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The billionaire behind Dallas-based real estate developer Crow Holdings can add a new title to his resume: landlord of the mother of a U.S. Supreme Court justice.
After purchasing three properties from Justice Clarence Thomas in 2014, the company’s chairman and former CEO Harlan Crow has since poured tens of thousands of dollars into improvements at the home where Thomas’s mother still lives in Savannah, Georgia, including a new car port and repairs to the roof, fence and gates, according to a report this week from ProPublica.
Crow, who told the publication he plans to someday establish a museum at the property, said these improvements were made “to preserve its long-term viability and accessibility” to the public.
“My intention is to one day create a public museum at the Thomas home dedicated to telling the story of our nation’s second black Supreme Court Justice,” Crow said in a statement to ProPublica. “I approached the Thomas family about my desire to maintain this historic site so future generations could learn about the inspiring life of one of our greatest Americans.”
Thomas did not disclose the $133,363 sale of his mother’s home and two vacant properties that he owned down the street, ProPublica reports. Justices and other officials are required by law to report real estate deals over $1,000, four ethics experts told the publication.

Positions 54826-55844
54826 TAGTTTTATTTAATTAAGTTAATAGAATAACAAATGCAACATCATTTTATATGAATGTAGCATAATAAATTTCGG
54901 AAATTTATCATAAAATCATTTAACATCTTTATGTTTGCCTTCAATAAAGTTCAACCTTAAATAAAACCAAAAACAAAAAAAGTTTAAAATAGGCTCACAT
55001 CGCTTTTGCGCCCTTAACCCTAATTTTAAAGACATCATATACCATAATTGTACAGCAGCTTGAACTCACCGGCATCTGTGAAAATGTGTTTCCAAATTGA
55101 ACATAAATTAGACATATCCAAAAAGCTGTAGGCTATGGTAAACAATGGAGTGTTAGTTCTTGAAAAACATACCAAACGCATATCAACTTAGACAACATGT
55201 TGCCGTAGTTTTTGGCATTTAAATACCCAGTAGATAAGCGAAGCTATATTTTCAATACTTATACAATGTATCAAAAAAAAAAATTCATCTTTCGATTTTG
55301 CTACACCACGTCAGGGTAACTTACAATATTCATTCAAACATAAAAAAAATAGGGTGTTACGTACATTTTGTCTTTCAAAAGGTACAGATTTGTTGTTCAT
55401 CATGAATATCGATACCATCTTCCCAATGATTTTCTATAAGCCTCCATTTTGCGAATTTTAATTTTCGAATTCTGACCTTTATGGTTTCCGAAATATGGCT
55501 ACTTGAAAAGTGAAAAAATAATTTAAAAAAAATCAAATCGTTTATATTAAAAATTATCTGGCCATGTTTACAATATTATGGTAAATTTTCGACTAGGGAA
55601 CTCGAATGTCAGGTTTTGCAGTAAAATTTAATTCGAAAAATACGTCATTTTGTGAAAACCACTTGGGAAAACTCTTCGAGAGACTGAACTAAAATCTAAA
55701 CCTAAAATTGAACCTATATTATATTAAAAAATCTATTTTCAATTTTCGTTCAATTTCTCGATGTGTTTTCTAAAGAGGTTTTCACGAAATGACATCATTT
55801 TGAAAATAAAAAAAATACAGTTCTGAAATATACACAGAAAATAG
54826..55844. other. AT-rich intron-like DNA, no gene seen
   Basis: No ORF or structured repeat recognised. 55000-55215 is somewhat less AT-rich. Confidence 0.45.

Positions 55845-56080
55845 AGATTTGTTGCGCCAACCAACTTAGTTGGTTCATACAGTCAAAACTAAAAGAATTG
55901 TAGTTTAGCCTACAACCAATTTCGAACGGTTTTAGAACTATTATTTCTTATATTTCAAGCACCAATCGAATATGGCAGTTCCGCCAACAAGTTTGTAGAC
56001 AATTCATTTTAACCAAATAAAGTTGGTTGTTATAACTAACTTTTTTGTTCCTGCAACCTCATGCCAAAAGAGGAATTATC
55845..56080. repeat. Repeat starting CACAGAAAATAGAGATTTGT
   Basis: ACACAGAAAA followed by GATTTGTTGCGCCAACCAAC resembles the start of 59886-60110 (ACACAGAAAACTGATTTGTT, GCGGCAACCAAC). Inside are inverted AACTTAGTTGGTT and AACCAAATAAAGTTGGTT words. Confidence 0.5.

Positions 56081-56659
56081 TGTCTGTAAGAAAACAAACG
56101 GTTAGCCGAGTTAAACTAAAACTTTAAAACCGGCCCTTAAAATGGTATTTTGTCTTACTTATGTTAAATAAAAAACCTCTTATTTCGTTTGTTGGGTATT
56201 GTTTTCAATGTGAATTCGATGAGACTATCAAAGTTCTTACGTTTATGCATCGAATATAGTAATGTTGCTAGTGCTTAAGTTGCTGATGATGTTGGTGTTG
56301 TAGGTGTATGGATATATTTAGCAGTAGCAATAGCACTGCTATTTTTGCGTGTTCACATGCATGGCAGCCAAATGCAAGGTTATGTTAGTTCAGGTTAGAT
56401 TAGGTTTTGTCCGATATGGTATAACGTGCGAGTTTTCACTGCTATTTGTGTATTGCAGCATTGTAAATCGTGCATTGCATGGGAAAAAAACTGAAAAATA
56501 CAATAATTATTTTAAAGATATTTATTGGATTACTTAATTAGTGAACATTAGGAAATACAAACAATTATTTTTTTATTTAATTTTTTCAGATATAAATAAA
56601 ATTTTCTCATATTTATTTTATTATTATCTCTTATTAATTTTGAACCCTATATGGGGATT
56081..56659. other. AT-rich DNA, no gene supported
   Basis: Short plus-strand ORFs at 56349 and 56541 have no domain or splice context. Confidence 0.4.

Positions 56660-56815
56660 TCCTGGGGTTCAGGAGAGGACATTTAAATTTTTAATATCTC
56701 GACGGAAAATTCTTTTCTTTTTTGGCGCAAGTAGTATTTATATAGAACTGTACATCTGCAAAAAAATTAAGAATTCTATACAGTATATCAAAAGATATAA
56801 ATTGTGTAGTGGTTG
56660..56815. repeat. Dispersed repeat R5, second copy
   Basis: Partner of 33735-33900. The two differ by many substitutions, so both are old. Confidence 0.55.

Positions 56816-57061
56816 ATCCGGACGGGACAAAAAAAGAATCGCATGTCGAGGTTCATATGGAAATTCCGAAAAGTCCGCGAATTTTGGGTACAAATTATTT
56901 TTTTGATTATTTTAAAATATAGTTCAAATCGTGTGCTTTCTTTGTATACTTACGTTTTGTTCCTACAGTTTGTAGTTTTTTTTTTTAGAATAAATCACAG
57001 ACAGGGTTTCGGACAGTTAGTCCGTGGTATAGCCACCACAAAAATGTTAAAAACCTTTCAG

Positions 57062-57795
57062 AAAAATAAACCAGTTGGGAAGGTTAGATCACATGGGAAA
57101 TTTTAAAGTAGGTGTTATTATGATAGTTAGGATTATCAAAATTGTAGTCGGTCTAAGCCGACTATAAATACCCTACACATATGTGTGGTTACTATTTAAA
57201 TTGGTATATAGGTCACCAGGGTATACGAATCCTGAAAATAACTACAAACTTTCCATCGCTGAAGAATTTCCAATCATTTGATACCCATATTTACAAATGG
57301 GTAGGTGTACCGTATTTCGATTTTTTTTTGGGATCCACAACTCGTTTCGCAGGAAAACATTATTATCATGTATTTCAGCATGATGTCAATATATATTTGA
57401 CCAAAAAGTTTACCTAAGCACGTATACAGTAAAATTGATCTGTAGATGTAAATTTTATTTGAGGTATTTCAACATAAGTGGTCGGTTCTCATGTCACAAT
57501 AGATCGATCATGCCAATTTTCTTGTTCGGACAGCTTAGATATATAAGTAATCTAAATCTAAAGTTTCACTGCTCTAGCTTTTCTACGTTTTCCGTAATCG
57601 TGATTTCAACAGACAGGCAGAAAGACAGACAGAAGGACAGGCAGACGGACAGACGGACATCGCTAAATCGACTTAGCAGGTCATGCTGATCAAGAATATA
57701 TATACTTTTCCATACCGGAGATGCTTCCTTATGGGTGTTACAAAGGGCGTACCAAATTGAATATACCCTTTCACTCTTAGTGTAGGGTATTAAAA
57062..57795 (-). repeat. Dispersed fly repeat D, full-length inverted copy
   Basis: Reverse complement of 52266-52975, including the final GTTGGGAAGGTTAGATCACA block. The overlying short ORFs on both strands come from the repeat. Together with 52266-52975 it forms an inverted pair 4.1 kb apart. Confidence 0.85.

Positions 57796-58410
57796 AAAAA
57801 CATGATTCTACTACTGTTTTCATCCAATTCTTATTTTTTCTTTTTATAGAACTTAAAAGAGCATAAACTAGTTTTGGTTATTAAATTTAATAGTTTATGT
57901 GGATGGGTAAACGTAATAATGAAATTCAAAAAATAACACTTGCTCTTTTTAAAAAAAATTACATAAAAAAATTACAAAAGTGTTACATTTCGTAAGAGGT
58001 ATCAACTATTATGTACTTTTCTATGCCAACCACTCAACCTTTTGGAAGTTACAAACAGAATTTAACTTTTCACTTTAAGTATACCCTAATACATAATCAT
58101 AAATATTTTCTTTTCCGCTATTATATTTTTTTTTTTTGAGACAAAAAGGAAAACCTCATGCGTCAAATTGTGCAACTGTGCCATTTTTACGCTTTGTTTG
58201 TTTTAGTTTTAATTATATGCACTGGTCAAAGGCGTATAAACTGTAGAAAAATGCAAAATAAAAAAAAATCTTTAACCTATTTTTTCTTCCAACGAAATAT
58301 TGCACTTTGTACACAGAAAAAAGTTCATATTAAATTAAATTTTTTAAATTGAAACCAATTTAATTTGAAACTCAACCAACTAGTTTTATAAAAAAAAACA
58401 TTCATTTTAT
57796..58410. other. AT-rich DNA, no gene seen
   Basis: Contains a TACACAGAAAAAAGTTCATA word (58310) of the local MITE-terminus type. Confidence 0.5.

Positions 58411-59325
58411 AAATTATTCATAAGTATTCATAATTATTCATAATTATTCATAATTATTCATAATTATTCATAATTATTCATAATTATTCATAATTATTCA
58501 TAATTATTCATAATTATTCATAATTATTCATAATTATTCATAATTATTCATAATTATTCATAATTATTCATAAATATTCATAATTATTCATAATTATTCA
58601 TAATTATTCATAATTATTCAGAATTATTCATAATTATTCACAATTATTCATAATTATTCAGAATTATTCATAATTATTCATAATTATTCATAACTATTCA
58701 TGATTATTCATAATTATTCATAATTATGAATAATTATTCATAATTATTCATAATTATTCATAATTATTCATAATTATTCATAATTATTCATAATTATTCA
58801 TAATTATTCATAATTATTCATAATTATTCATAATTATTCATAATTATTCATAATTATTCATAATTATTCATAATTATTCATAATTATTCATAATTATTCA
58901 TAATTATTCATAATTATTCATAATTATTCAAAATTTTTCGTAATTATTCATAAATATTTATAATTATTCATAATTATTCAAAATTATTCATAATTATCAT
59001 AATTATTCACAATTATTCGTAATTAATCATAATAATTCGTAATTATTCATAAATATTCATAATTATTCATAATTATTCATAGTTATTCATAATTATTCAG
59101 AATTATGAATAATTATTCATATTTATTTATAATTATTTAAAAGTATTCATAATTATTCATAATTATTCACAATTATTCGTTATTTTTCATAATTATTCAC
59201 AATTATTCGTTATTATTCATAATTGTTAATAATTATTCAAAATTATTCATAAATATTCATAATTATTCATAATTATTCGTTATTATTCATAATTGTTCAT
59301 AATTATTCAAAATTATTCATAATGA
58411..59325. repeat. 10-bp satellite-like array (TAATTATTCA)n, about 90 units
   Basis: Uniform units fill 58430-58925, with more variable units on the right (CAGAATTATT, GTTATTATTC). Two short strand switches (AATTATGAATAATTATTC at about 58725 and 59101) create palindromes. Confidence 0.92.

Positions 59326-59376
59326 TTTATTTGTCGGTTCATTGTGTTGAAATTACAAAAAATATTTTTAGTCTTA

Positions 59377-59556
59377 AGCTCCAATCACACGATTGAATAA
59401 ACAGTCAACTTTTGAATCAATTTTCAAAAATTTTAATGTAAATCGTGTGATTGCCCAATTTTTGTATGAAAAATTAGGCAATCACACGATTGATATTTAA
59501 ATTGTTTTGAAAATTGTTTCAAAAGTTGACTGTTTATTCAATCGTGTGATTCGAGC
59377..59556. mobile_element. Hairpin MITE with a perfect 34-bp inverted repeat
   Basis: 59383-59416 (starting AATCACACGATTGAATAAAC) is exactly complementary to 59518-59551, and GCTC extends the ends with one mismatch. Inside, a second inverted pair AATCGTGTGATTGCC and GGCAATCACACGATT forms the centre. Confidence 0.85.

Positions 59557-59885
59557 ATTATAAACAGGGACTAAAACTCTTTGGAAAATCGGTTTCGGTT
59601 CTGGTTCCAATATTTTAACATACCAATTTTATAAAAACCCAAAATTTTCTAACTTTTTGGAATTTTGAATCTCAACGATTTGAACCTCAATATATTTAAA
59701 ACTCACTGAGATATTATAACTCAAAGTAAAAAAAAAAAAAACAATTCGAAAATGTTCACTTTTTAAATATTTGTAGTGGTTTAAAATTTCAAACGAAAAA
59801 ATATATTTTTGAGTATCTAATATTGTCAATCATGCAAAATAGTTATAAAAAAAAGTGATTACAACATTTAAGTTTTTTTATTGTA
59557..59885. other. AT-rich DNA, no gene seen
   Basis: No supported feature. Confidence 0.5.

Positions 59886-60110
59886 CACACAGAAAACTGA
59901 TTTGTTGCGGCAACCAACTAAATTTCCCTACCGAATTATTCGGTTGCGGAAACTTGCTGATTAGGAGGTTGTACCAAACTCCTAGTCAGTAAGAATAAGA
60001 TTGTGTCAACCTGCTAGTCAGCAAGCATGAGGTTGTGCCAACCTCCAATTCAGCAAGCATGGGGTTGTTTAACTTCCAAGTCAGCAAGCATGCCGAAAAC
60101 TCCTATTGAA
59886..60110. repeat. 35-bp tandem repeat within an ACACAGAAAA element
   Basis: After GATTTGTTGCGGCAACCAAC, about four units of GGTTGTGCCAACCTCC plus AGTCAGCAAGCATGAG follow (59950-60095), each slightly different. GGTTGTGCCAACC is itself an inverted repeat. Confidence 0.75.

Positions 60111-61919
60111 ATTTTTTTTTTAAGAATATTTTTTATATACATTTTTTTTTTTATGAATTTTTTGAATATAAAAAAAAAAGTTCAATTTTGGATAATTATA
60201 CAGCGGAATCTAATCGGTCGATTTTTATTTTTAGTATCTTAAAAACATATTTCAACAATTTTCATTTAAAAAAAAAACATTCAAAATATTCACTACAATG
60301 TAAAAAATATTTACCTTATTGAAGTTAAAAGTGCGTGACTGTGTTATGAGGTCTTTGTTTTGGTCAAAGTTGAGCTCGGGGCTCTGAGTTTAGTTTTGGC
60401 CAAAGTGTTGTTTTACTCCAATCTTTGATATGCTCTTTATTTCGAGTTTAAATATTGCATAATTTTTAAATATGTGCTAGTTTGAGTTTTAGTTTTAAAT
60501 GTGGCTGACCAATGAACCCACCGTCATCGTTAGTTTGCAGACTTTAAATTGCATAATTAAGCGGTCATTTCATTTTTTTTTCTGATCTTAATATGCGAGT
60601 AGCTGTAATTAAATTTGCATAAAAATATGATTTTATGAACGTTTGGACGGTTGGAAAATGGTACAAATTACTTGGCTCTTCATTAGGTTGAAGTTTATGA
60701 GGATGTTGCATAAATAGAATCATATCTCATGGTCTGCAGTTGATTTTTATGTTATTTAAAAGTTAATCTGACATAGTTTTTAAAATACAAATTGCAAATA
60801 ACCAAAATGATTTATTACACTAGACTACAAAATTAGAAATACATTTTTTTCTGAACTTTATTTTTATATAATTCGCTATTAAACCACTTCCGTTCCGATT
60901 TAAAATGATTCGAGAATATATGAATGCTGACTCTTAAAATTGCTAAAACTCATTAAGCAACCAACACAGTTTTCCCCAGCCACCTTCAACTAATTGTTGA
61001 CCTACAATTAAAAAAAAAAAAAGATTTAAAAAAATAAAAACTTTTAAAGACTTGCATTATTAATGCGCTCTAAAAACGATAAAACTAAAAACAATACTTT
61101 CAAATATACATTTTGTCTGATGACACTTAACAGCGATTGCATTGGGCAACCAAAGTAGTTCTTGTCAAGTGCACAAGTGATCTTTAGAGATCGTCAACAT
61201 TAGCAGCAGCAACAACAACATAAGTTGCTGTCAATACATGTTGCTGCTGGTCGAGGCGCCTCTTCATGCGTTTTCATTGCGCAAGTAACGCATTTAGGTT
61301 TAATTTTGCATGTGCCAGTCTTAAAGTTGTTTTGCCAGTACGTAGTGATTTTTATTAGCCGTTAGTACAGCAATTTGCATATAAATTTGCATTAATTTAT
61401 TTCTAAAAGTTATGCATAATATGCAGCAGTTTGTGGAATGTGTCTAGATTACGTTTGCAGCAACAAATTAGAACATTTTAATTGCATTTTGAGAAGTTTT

Through a newly formed company — Savannah Historic Developments LLC — Crow purchased the Thomas properties and began to remake the block, the report states. He later acquired the home next door to where Thomas’s mother lives — which had been the site of noisy parties, the president of a nearby neighborhood association said — and tore it down.
“It was an eyesore,” W. John Mitchell, the nearby resident, told ProPublica. “One day miraculously all of them were put out of there and they scraped it off the earth.”
Crow said in his statement that his company demolished homes on the block for “health and safety” reasons after they fell into disrepair. The company built one new home on the block and made it available to a police officer, he added.
Crow’s company maintains ownership of the home in which Thomas’s mother lives. He did not respond to questions from ProPublica about whether he charges her rent to live there.
The other two lots he acquired from the Thomas family were sold to a builder, Crow said in the statement.
These details of a financial transaction between Thomas and Crow followed news last week that the Supreme Court justice had accepted luxury travel from the developer and GOP donor nearly every year for decades. Crow had hosted Thomas on his private jet, his yacht, his private resort in the Adirondack mountains, and on international cruises.
Thomas did not respond to requests for comment from ProPublica.